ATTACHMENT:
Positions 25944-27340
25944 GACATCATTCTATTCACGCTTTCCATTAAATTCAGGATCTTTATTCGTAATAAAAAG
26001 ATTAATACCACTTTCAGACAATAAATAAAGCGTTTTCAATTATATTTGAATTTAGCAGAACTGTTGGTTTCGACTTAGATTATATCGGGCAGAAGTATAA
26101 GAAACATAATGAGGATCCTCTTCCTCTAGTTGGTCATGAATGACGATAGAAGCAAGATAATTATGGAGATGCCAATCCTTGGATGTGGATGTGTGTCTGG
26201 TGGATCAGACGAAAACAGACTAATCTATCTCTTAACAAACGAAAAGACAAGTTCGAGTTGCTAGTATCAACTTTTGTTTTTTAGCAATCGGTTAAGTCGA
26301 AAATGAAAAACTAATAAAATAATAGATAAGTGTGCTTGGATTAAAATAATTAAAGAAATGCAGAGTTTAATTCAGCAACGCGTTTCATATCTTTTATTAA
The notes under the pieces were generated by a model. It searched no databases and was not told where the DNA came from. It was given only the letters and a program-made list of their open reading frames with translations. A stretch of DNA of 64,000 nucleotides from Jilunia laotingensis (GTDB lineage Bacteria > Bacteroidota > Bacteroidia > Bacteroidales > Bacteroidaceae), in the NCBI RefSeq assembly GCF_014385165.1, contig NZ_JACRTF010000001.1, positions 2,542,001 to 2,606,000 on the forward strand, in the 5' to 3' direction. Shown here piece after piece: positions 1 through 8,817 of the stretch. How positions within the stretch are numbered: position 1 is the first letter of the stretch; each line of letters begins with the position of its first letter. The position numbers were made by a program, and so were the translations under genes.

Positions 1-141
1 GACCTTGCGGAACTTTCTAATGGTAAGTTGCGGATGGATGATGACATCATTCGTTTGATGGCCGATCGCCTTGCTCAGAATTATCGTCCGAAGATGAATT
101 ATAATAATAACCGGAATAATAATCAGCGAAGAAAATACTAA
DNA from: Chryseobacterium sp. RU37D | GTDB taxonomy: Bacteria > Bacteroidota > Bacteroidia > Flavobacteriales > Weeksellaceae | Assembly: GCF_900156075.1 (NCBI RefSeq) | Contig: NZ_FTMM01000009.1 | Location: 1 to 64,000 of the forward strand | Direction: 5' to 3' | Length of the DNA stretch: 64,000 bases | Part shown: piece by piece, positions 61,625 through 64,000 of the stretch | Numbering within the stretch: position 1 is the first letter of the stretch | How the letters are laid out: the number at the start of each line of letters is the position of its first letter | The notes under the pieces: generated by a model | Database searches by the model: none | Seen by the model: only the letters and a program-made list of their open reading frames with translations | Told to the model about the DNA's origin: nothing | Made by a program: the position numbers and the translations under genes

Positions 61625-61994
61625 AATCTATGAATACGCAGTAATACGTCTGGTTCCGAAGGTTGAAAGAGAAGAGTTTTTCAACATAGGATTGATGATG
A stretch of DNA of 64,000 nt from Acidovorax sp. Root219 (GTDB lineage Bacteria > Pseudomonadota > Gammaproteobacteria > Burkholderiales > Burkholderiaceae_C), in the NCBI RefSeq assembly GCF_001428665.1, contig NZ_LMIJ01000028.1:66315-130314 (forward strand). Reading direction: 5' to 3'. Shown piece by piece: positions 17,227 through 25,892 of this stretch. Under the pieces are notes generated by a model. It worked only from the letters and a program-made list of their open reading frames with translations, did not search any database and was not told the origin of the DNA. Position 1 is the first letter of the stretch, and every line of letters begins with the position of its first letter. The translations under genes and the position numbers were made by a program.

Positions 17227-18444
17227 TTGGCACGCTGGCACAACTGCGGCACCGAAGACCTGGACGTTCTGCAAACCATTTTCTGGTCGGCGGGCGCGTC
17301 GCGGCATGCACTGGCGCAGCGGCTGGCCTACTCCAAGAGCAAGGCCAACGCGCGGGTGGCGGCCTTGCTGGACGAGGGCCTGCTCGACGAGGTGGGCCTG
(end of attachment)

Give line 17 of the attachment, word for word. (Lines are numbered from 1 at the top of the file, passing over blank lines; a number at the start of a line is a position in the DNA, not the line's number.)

17301 GCGGCATGCACTGGCGCAGCGGCTGGCCTACTCCAAGAGCAAGGCCAACGCGCGGGTGGCGGCCTTGCTGGACGAGGGCCTGCTCGACGAGGTGGGCCTG